Who doesn’t like ice cream treats to cool off with during the heat of the summer? Unfortunately, these treats can add up with all the sugars and fats added in that help to make them taste so yummy!
The Nutrition Facts label now lists Total Sugars and Added Sugars, separately. Naturally occurring sugars found in dairy and fruits (lactose and fructose, respectively) are counted in the Total Sugars category. Any other “added sugar” can be easily identified in the label in the Added Sugars section.
The American Heart Association (AHA) suggests an Added Sugar limit of 24 grams of sugar (about 100 calories or 6 teaspoons) for women, and 36 grams of sugar (about 150 calories or 6 teaspoons) for men per day.
But how much is too much? It depends on whether you are male or female. To make it easier for you, using the the AHA recommendations as a guide, I’d suggest between 10 grams (for females) to15 grams (for males) of added sugar per serving. And of course, anything less would be ideal.
Saturated fat is the other nutrient to pay attention to on the label. The AHA suggests no more than 10% of your total calories coming from saturated fat per day. That’s 16 grams a day for females and 20 grams per day for males (note, it’s a lot less if you have high cholesterol or heart disease). So, a safe bet for both men and women would be less than 2 grams of saturated fat per serving. As a point of reference, most premium ice creams have about 11 grams of saturated fat per serving. The new nutrition label also mandates that the standard serving size for ice cream is now 2/3 cup versus the previous 1/2 cup serving; making it easier to compare products side-by-side since they are based on similar portion size.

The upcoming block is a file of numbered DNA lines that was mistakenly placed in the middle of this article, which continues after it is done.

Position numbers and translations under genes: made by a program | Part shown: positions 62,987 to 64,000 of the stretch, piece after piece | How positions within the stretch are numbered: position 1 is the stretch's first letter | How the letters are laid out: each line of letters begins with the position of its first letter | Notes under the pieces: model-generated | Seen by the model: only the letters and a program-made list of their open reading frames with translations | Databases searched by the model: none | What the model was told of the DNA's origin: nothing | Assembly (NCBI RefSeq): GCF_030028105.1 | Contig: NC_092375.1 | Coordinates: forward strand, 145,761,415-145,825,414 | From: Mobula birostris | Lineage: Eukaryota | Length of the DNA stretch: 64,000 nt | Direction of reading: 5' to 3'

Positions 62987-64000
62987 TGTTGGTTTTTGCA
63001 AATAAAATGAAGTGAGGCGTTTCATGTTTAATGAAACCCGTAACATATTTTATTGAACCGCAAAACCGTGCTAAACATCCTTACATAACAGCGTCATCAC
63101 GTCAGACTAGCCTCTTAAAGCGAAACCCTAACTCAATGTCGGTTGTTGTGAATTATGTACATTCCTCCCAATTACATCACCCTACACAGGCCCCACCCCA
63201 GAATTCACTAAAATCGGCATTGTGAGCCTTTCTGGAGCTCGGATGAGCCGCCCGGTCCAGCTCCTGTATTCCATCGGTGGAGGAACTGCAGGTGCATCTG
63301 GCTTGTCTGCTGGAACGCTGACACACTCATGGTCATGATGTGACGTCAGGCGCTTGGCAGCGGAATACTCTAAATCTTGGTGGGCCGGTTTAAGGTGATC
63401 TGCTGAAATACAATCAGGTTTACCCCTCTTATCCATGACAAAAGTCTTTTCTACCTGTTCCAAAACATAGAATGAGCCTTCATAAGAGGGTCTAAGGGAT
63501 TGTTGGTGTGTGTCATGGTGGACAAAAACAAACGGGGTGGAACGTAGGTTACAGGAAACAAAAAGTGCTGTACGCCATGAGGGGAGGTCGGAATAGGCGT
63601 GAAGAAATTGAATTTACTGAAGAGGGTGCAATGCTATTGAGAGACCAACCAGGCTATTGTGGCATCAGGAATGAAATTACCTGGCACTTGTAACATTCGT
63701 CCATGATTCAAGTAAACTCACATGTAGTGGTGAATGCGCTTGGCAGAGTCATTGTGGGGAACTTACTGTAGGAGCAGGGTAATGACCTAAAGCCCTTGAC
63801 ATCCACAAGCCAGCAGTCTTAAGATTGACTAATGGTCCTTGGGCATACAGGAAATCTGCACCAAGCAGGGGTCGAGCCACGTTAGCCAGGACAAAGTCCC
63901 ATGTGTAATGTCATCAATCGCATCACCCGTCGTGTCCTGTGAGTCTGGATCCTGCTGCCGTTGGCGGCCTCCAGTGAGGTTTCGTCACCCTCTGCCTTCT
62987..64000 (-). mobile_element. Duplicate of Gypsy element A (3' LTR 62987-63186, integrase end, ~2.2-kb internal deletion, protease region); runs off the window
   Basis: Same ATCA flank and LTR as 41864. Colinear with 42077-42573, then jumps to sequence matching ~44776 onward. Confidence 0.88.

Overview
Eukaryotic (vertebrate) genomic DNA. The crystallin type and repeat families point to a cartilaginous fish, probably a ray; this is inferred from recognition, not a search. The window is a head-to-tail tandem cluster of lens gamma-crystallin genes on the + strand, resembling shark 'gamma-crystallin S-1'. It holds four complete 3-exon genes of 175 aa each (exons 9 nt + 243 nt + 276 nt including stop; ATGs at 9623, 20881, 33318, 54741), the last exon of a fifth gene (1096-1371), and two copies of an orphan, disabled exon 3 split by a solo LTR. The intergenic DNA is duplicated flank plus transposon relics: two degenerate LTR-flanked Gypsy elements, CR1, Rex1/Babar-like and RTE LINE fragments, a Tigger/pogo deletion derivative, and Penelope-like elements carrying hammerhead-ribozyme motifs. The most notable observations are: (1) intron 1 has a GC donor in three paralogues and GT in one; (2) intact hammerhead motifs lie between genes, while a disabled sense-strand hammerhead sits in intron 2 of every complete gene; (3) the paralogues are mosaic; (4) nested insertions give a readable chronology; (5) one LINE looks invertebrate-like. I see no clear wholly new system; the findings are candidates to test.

I bundled up and decided to take a tour of the freezer aisle to scope out the icy selections. What I noticed off the bat was the number of products that are marketed for keto dieters (ex, Enlightened brand). While these products have less sugars, they are loaded with fat! So, know what’s most important for your own diet. If you have been told to limit saturated fats for an elevated cholesterol or have heart disease, then products made from nuts or coconut are also not in your best interest.
Of all the products I looked at (and there were tons more!) I liked Skinny Cow no sugar added Vanilla Gone Wild sandwiches, Halo Top, Hannaford’s Light ice cream and fudge bars (pay attention to serving sizes on “pops” as the nutrition info can be listed for 2 servings of these), Yasso Vanilla Bean sandwiches, and My Mochi.
Here are some “good and bad” labels but use my tips above when you look for yourself next time your cart wanders down the freezer aisle!
Enjoy your summering!